Maybe the reason why our white rice is “excellent” isn’t because we followed the directions on some bag. It’s because my parents learned to cook it perfectly when it was the only thing their families could afford. That every last morsel mattered back then. That even when you burned it, you scraped the charred bottom crust and ate it to ease the pain of hunger. That before my dad was even a teenager — his house stripped bare by the government, his parents sent to labor camps, his older sisters deported for “reeducation,” his family blacklisted by the community and the survival of two siblings left in his hands alone — he would wait outside homes in the middle of the night to wait his turn to dig through their trash and find smashed remnants of soured, rotten white rice, bring it home to soak it in water so that the ants would float up top to be poured away, and fed to his younger brother and sister so they wouldn’t starve. He’d eagerly eat what was left of the rancid slurry.

How can a single comment so effectively, so easily erase the histories of my family? In this digital age, anonymity begets such cold cruelty. And in truth, I can’t bring myself to blame them. It’d be unrealistic to demand that customers censor their thoughts — they have the right to express a bad experience. Honestly, the comments people leave for our restaurant are hilariously creative. Nevertheless, as the restaurant owners’ son, I can’t help but overreact at the ignorance and insensitivity of these comments. I can’t help but be defensive.

They probably wrote those reviews in less than two minutes, mindlessly thumbing characters, uncaring about who the audience was and what the impact would be. Four out of five stars doesn’t just represent the success of our restaurant; it’s validation of my parents’ lives — their journey, their challenge, their success.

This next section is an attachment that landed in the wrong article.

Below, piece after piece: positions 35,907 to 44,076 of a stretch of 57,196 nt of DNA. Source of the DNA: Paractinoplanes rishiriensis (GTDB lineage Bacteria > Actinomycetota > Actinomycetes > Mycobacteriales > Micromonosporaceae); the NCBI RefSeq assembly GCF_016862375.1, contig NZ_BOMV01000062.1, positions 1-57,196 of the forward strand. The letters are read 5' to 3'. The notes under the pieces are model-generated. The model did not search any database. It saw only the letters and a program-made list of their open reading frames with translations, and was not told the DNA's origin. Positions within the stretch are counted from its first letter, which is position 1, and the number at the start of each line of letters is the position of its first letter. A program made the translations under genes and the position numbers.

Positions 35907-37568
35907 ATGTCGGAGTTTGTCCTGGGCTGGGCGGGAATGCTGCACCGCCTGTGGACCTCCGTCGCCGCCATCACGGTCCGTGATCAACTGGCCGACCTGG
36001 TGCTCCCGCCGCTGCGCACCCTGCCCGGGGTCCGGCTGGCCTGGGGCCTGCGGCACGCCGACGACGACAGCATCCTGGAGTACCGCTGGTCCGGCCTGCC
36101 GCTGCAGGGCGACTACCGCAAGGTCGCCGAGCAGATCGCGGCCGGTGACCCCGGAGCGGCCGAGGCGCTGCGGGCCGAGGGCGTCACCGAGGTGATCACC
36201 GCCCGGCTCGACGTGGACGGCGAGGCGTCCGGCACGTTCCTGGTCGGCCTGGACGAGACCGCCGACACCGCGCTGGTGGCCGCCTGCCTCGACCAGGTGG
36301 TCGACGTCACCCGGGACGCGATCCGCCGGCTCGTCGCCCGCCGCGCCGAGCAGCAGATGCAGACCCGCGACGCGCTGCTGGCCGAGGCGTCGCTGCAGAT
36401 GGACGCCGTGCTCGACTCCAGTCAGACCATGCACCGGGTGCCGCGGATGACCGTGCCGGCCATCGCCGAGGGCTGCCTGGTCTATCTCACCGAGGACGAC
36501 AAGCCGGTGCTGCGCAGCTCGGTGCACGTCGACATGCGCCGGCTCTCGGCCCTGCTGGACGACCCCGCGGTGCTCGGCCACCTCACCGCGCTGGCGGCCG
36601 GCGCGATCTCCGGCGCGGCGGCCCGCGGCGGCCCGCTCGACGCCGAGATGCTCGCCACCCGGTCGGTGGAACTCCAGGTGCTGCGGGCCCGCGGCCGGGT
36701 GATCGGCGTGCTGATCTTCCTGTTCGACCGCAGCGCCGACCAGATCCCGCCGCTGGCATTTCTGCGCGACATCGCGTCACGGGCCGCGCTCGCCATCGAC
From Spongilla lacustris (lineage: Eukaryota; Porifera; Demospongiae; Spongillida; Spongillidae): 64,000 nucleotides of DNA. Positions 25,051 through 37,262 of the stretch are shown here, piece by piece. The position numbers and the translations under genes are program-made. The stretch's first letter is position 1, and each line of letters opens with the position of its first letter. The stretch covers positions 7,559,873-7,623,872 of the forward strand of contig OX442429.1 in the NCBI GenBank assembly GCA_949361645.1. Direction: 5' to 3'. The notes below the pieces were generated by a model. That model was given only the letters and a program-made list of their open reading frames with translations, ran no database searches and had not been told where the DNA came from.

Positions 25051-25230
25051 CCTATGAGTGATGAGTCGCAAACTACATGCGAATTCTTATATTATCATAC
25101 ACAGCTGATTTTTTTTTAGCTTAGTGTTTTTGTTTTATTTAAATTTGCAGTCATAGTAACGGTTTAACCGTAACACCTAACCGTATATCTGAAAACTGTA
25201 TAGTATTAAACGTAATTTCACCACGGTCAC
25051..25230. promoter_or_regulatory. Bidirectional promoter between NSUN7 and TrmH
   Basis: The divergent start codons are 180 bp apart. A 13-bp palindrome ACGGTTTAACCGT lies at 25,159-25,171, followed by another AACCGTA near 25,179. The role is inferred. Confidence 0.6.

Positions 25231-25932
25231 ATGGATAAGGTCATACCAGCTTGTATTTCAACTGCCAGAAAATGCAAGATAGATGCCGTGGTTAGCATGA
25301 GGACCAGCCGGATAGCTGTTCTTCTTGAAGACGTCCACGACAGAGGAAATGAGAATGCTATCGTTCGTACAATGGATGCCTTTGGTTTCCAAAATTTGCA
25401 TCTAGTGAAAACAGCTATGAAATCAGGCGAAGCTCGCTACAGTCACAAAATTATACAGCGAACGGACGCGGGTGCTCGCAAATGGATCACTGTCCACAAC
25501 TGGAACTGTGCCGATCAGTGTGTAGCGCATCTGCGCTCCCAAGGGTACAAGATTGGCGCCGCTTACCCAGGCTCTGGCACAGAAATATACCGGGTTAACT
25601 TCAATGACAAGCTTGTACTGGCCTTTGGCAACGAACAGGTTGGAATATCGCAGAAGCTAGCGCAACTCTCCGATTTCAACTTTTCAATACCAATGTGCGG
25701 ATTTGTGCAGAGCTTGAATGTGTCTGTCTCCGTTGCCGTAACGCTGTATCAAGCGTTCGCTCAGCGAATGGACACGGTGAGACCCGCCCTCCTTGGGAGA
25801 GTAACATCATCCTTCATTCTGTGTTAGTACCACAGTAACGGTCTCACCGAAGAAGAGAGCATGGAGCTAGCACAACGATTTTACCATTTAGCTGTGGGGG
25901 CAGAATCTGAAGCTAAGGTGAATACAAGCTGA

I know I shouldn’t be worked up. I know these comments mean nothing. I know my mom is a lion, strongest among beasts and turns away from no one. Even if I translated them faithfully, she’d probably be fine; but I have a brutal sense of protection towards my family. I would never let anything, not even the minutiae of online restaurant reviews, come close or even attempt to chip away at their accomplishments.

I will never.

“Mom, they love the food. They said everything was affordable and delicious.”

Her ears perk up. She sets her eyes on me, her subtle smile clear. She’s proud — a pride distinct from reading any kind of review. She’s proud to have kept her end of the immigrant bargain and prouder that I’m about to keep mine. Come April, I will no longer be a first-generation college student; I’ll be an alum. After my graduation, our restaurant will finally close its doors having achieved its purpose.

I wish I didn’t have to lie, but then again, I am her stubborn and selfish American son. No more translations of reviews. “There’s no need,” I constantly assure her. “Nothing has changed.” Because of course, our white rice will always be excellent.